empowered to monitor investigation and conduct trials. Cases where
evidence is weak or inadmissible should be dropped by the Prosecutor
using defined prosecutorial discretion, based on set guidelines.
European (civil law) countries have strong prosecutors who fully
control investigations. It is a sorry sight to see cases 'monitored'
by SC. This procedure is unconstitutional. Only trial courts can
decide cases on the basis of the evidence presented by the prosecutor.
Appeal Courts monitoring cases cause prejudice. Law enforcement is the
job of prosecutors world wide. SC becoming the prosecutor is a
dangerous trend, leaving nothing to be tried.

from:  KSGarewal
Posted on: Aug 21, 2013 at 12:45 IST

After reading the eminent jurist Mr.A.G. Noorani article and comments
given by others,I have come in to the firm conclusion that all are
expressing their own biased views only.Nobdy is ready to write the
actual facts happened at that time.

from:  A.SESHAGIRI
Posted on: Aug 21, 2013 at 12:32 IST

I agreed with the definition of ministerial accountability and need of freedom to be given to CBI. But at age of 25 i could not connect to his conspiracy theory of Gandhi Ji, it seems as if he is still busy to implicate charges of murdering Gandhi ji on V.D.Savarkar rather than using Cogress misrule and misuse of CBI in recent times.
After reading the comments of intellects above,i am able to form a biased opinion. But as a responsible citizen Mr. Noorani should put forth present crisis situation and ways to handle it.

from:  Nitin Aggarwal
Posted on: Aug 21, 2013 at 12:09 IST

The article makes good reading, if we erase the first five paragraphs. AG Noorani, starts the article with a an attempt at sensationalism, perhaps, with a view that The Hindu would not accept publish the article otherwise. Till date, there has been no proof that VDS was guilty of abetment or conspiracy. If AGN wanted to give a good prelude to his well argued stance against political interference, he has hundreds of clear instances of political interference in police related issues by the Nehru Gandhi dynasty. Or the 20 glorious years of CPM rule in West Bengal !

from:  Nandakumar
Posted on: Aug 21, 2013 at 11:50 IST

To suit his pseudo-secular ideology, AG Noorani remembers and digs out
a case in 1950 and 1970 but conveniently forgets to mention the most
obvious misuse of CBI in recent times, cases which hurt our eyes when
we see them, like the bofors investigation where the CBI and Law
ministry give permissions to foreign courts for de-freezing of money,
the innumerable times CBI has been used by Congress for votes of BSP
and SP in Parliament, blatant cover up where the Law Ministry tries to
change status reports of CBI to the Honourable SC and the CBI too does
not disclose it unless it is asked specifically by the Honourable SC.
These incidents should be used as reasons to free CBI. AG Noorani,
conveniently forgets the communally surcharged atmosphere in 1950
where the arrest of Savarkar would have brought about violent riots in
Mumbai and Pune because of the atrocitites suffered by Hindus during
partition.

from:  KESRI
Posted on: Aug 21, 2013 at 09:56 IST

Mr. Noorani, as usual, is wrong. Please read Malagaonkar's book, 'The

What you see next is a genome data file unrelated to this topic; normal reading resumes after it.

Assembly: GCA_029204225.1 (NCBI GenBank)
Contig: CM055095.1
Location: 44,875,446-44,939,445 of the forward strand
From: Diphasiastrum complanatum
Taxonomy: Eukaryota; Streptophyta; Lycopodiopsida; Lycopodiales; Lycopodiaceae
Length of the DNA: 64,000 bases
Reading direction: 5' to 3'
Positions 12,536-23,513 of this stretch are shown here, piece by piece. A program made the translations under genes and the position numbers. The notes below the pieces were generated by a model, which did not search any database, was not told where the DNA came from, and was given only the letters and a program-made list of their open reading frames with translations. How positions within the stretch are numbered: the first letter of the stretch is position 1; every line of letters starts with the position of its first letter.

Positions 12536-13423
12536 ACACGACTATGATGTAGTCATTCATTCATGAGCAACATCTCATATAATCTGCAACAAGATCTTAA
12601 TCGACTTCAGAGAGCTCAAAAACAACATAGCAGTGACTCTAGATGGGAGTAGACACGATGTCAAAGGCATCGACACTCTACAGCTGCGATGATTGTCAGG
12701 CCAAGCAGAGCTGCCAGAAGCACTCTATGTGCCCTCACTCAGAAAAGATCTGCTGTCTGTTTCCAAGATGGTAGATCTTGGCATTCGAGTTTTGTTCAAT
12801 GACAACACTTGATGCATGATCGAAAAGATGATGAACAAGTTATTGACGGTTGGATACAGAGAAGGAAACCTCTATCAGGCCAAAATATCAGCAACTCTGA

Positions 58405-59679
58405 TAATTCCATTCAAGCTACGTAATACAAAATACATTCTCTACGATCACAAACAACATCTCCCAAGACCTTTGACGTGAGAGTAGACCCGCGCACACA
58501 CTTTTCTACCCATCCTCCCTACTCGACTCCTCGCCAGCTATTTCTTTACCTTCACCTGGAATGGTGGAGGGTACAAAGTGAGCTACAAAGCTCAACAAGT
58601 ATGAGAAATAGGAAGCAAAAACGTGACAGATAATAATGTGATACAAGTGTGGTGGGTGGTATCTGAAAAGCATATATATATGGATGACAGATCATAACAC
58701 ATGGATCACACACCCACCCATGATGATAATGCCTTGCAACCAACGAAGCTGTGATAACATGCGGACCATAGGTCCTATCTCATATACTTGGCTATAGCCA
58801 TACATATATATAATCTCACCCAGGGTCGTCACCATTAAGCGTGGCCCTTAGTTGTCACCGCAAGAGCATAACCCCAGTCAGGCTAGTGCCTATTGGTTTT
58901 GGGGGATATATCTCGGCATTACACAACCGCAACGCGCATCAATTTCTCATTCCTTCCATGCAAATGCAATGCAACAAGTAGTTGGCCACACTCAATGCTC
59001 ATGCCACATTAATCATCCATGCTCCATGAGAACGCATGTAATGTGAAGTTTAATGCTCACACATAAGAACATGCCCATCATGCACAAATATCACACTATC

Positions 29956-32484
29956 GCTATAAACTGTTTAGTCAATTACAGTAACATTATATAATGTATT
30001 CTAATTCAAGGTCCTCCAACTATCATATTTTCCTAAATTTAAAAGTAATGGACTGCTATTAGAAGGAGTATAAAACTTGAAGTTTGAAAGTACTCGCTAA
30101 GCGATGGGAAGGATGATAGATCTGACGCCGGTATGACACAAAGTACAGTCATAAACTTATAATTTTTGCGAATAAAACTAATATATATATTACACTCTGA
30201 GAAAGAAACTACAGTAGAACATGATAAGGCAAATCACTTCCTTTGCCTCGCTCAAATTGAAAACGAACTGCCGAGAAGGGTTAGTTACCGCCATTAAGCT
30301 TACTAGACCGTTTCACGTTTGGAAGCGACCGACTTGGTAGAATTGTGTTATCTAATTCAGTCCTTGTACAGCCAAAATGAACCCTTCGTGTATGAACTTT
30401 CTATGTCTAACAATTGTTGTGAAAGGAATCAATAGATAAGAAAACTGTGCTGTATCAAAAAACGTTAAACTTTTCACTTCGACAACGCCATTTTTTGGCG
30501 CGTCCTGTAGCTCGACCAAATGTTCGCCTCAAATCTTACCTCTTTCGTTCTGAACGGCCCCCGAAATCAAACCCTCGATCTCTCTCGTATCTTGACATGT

Men Who Killed Gandhi', pages 208-210). Nagarwala had his pet theory
that the plot was for kidnapping Gandhiji and not for murdering him.
He, therefore, stopped Delhi Police team from going to Pune, although
report on interrogation of Madanlal Pahwa contained a lead that the
main conspirator was editor of Hindu Rashtra(i.e. Godse). Nagarwala
even convinced U.L. Rana, DIG of Mumbai CID, who in turn advised T.G.
Sanjevi I.G. of I.B.Delhi about Nagarwala's pet kidnapping theory.
According to Justice Kapur-'Sanjevi is not shown to have found fault
with the kidnapping theory, or rejected it, nor did he violently react
against it.' Further investigation based on Madanlal's interrogation
was not pursued. Thus an opportunity of nabbing Godse was lost because
of Nagarwala's fascination with his kidnapping theory. Till date, no
credible evidence has been found linking Savarkar with Gandhiji's assassination.

from:  Pramod Patil
Posted on: Aug 21, 2013 at 07:15 IST


I over estmated Mr Noorani's intelligence. Despite plenty of
differences, like me, he has lived through the times of those tragic
period, a period that also heralded India's freedom & partition.

What Mr. Noorani has failed to grasp, is that late Morarjibhai & co.,
had lived through the severe regimentation under the Brits, more
especially apprehending people, preventive arrests, externing, etc.
This is not a technicality aspect, and in no way Morarji could act
on the whims of a police official. Morarji himself was in the civil
service. Conceding Noorani's view point, with a preventive arrest of
V.D. Sawarkar, it would be apocryphal to suggest Gandhiji's martyrdom
would not have taken place.

One of Morarji's arguments in clamping down the powers of RAW, was
it's misuse for political purpose by Indira Gandhi

Noorani's own ilk, are now berating against violation of civil
liberties

from:  S. N. Swamy
Posted on: Aug 21, 2013 at 05:48 IST
Show all comments
This article is closed for comments.
Please Email the Editor


O
P
E
N

close

Recent Article in Lead

A return to social science

The social sciences have declined as part of the imagination of the university. The subject has been appropriated by security agencies, think tanks and marketing outfits which substitute their current interests for democracy »